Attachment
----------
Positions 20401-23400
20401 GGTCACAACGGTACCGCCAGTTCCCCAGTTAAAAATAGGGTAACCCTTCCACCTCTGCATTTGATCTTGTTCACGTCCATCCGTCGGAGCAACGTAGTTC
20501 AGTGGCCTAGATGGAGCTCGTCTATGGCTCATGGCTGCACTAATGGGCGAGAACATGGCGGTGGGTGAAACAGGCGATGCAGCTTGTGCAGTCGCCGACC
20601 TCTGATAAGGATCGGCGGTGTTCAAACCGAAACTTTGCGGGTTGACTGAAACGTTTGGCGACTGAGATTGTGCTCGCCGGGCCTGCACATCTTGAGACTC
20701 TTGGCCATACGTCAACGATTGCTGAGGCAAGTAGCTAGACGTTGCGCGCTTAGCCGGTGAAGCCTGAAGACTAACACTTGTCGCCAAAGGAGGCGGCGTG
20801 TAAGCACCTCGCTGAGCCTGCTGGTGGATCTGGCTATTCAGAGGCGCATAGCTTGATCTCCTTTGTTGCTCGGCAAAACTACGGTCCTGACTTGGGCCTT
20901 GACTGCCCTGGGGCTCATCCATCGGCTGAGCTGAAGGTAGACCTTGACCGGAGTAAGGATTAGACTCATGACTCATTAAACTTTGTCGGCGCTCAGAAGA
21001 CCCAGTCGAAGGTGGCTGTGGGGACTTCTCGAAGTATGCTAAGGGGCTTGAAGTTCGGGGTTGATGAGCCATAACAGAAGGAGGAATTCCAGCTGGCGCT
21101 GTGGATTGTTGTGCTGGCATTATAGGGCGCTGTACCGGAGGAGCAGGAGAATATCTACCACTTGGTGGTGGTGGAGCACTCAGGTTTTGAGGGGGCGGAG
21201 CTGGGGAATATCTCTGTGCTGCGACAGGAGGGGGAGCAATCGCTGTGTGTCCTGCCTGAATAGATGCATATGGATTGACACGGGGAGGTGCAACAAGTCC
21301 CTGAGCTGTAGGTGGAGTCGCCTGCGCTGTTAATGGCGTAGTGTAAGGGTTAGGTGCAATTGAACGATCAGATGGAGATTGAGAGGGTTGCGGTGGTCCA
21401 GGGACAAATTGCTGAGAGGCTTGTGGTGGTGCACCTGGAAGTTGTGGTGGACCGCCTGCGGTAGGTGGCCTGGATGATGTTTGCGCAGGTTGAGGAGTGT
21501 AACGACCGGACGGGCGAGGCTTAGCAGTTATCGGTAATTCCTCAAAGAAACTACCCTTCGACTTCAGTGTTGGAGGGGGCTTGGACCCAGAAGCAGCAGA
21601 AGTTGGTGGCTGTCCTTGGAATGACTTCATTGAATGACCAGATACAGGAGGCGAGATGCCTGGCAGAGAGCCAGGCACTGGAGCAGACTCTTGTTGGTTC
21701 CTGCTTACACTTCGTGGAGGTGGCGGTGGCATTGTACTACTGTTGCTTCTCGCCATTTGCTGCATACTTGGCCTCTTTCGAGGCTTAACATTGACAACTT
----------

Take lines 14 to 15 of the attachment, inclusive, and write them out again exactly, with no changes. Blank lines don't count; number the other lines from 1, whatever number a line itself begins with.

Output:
21601 AGTTGGTGGCTGTCCTTGGAATGACTTCATTGAATGACCAGATACAGGAGGCGAGATGCCTGGCAGAGAGCCAGGCACTGGAGCAGACTCTTGTTGGTTC
21701 CTGCTTACACTTCGTGGAGGTGGCGGTGGCATTGTACTACTGTTGCTTCTCGCCATTTGCTGCATACTTGGCCTCTTTCGAGGCTTAACATTGACAACTT